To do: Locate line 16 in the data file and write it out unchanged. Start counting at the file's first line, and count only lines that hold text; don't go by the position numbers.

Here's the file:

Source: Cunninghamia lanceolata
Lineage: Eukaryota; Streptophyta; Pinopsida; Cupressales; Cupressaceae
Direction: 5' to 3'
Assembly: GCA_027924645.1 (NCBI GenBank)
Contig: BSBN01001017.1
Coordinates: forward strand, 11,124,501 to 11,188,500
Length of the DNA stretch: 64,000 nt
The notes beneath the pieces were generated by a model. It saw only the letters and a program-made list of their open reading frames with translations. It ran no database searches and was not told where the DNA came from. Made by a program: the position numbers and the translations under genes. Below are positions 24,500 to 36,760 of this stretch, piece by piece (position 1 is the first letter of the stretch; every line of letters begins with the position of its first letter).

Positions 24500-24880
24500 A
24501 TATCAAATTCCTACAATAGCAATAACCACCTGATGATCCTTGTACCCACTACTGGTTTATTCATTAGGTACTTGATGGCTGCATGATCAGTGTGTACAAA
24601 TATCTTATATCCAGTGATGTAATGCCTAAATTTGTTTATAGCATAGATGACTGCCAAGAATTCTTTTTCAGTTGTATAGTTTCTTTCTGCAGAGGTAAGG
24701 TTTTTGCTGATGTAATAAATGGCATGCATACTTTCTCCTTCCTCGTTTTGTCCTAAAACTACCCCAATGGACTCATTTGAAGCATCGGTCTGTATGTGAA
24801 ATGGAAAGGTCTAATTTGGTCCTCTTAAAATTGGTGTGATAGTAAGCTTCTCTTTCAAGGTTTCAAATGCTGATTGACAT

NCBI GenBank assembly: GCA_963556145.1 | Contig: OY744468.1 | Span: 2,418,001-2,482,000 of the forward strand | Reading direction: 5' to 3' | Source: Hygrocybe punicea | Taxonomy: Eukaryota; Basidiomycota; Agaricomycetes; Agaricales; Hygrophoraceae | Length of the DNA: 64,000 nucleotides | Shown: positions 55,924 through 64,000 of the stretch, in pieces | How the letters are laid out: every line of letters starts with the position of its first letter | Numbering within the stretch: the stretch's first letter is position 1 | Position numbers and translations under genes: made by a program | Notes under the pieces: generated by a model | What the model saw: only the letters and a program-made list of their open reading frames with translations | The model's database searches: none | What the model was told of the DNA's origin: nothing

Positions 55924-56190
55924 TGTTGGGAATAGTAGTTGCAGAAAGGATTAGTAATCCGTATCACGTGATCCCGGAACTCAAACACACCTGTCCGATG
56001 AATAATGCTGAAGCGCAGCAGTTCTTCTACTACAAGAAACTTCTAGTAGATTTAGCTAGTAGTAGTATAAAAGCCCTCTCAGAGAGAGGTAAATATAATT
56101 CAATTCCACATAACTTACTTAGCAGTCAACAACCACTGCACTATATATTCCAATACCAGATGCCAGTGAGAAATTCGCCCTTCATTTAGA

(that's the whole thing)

Positions 55924-56190